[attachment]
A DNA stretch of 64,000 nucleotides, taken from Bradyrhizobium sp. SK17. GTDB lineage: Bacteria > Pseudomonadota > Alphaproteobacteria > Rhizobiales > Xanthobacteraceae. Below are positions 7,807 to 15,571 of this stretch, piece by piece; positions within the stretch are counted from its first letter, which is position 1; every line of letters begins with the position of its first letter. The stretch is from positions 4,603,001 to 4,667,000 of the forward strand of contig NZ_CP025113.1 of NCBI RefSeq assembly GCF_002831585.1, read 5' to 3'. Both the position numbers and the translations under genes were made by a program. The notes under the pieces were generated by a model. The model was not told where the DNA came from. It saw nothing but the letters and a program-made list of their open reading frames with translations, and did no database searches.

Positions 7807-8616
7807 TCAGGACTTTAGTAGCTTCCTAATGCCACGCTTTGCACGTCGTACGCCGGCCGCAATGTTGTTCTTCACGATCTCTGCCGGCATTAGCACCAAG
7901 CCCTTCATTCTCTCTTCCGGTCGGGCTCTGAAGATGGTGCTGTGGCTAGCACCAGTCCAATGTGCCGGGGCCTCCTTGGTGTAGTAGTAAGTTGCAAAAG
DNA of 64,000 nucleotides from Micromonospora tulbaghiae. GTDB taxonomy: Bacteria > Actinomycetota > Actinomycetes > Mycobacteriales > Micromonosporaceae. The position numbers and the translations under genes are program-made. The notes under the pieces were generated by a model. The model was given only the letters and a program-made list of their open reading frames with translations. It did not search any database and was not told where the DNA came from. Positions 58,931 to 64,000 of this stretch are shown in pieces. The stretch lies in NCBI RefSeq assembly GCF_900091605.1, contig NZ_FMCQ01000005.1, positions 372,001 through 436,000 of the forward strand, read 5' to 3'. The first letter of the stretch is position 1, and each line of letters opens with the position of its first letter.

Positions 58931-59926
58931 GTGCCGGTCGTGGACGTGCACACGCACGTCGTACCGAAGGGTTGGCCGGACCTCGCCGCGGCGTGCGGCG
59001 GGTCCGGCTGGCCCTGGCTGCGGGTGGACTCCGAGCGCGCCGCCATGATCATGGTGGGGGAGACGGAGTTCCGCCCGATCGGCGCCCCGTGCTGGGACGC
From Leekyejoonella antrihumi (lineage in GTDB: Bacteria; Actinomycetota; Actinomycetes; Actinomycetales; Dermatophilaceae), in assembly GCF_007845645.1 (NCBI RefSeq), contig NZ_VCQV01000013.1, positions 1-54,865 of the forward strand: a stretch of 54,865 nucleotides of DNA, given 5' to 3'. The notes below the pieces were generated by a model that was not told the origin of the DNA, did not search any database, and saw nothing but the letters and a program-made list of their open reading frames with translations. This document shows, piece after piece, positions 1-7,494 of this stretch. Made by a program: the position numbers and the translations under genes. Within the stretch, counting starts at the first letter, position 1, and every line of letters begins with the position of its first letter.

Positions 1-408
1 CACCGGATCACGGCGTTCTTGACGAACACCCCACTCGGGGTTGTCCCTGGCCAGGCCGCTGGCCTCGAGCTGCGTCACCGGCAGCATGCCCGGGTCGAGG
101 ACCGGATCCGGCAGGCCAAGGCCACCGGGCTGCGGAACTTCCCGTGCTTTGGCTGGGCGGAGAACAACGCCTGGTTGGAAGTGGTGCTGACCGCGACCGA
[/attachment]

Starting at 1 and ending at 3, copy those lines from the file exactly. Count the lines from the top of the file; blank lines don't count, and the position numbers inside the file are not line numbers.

A DNA stretch of 64,000 nucleotides, taken from Bradyrhizobium sp. SK17. GTDB lineage: Bacteria > Pseudomonadota > Alphaproteobacteria > Rhizobiales > Xanthobacteraceae. Below are positions 7,807 to 15,571 of this stretch, piece by piece; positions within the stretch are counted from its first letter, which is position 1; every line of letters begins with the position of its first letter. The stretch is from positions 4,603,001 to 4,667,000 of the forward strand of contig NZ_CP025113.1 of NCBI RefSeq assembly GCF_002831585.1, read 5' to 3'. Both the position numbers and the translations under genes were made by a program. The notes under the pieces were generated by a model. The model was not told where the DNA came from. It saw nothing but the letters and a program-made list of their open reading frames with translations, and did no database searches.

Positions 7807-8616
7807 TCAGGACTTTAGTAGCTTCCTAATGCCACGCTTTGCACGTCGTACGCCGGCCGCAATGTTGTTCTTCACGATCTCTGCCGGCATTAGCACCAAG